How Marriage is Like Training for a Marathon

As a follow-up to my last post I wanted to let you know that our adoption dossier was not accepted by the Haiti department of social services last week. They are sticking to their one dossier per adoption agency per month quota for now. We are told we should be submitted before June, so now we have nothing to do but wait, pray and trust God.

Thankfully our lives are full of distractions during this waiting period. We have two happy boys who are growing like weeds, jobs and ministry activities and our hobbies. Not to mention my grandparents who still haven’t moved. I just took over their mail and bill paying again because they were getting buried.

In the meantime, this weekend Mike and I attended a Marriage Summit at our church this past weekend. It was called Marriage 101, Back to the Basics.

Some might wonder why we would want to attend a class on the fundamentals of marriage when we’ve been happily married for fifteen years. Let me tell you…having a great marriage is a treasure and something worth investing in. Like anything in the universe, if you don’t put some energy into it, it will naturally head towards entropy and that isn’t good.

Mike and I have been to a number of marriage seminars and classes over the years and we always come away better for it. We may not learn a ton of new material, but it sparks a lot of good conversation and we usually learn something about each other.

Plus this one was cheap and convenient, with childcare provided. Can’t beat that.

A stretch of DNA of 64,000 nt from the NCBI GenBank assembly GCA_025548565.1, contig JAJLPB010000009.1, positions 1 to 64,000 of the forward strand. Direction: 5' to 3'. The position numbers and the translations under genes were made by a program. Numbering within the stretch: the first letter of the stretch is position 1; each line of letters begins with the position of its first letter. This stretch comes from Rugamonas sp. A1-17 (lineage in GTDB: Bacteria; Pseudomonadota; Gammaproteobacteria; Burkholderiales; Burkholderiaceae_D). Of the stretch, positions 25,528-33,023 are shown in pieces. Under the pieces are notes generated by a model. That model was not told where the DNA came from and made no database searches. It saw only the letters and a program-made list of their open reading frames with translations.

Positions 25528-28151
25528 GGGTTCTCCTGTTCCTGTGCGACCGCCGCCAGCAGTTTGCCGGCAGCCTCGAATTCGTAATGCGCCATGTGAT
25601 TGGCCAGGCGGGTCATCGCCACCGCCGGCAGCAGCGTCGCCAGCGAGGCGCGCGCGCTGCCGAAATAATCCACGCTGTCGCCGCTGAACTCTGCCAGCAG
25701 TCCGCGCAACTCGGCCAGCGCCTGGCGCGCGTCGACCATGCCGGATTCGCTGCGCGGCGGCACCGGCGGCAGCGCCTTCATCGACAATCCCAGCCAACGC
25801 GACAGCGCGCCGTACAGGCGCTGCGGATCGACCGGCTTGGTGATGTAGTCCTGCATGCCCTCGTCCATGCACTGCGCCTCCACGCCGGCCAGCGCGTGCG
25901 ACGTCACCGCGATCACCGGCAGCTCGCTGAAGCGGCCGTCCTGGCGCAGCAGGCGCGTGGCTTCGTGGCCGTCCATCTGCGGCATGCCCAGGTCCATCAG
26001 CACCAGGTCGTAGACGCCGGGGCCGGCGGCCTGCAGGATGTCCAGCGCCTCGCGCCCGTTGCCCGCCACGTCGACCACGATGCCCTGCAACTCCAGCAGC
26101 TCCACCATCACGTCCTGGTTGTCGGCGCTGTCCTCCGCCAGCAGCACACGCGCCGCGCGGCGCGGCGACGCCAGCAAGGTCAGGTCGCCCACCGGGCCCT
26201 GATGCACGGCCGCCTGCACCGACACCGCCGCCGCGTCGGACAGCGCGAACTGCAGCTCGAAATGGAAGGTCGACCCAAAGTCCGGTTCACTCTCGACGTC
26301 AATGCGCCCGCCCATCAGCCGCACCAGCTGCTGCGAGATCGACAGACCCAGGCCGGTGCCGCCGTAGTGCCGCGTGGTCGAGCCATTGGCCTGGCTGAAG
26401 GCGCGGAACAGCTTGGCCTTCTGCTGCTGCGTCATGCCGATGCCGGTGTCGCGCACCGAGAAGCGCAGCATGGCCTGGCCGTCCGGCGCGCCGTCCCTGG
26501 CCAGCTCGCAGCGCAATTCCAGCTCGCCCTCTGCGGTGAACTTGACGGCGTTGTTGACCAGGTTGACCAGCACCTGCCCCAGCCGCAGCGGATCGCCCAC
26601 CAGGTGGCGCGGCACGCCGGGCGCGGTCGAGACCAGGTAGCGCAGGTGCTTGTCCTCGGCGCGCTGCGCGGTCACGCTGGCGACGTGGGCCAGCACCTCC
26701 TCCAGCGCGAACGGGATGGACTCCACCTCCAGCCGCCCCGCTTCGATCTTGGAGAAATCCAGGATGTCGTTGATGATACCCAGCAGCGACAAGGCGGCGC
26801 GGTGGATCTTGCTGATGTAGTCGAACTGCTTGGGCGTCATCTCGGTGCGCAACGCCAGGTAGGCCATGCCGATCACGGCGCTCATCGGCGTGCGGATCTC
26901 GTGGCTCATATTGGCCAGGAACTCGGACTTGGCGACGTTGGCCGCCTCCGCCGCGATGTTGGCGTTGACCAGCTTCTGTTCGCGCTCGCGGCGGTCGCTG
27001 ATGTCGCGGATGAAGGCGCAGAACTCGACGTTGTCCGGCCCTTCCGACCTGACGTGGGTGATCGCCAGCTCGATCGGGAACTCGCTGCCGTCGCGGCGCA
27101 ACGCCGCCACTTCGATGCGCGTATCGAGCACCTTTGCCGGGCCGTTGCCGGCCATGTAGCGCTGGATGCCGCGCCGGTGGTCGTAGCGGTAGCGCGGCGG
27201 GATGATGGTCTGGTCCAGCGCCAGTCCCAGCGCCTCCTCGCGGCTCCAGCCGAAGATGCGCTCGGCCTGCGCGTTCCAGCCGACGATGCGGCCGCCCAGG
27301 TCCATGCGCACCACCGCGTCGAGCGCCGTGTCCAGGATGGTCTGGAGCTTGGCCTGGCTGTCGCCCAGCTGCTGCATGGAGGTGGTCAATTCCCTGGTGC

Our marriage is far from perfect. FAR far far from perfect. But we are really good at resolving conflict quickly. The more years that pass, the more experience we have, the more quickly we can diffuse arguments and move past them. Having a history of resolving conflicts also makes me increasingly hopeful that when a fight does come up it can be worked through and things will be better on the other side. Looking back at the pattern makes the desire to give up and quit very small.

It’s a lot like training in that regard. It took me more than six months of consistent training to run that half marathon strong. Some runs, especially in the beginning, were pretty hard. But after they were done I felt pretty accomplished. Repeatedly struggling and working through a run that seemed maybe impossible or just daunting taught me that it was possible and I was getting stronger and growing new muscles because of it.

Working through conflicts in marriage is the same way…I don’t just avoid them now because I know that as challenging as they are, they usually lead to renewed and even stronger connection. I know it’s worth the effort, the pay-off is great.